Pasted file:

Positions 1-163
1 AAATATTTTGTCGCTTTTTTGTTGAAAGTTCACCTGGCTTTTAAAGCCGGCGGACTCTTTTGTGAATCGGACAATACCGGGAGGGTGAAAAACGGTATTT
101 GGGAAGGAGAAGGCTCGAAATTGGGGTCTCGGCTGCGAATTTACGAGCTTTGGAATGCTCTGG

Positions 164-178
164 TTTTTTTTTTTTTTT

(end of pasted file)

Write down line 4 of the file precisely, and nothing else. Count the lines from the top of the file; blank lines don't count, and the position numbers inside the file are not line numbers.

Positions 164-178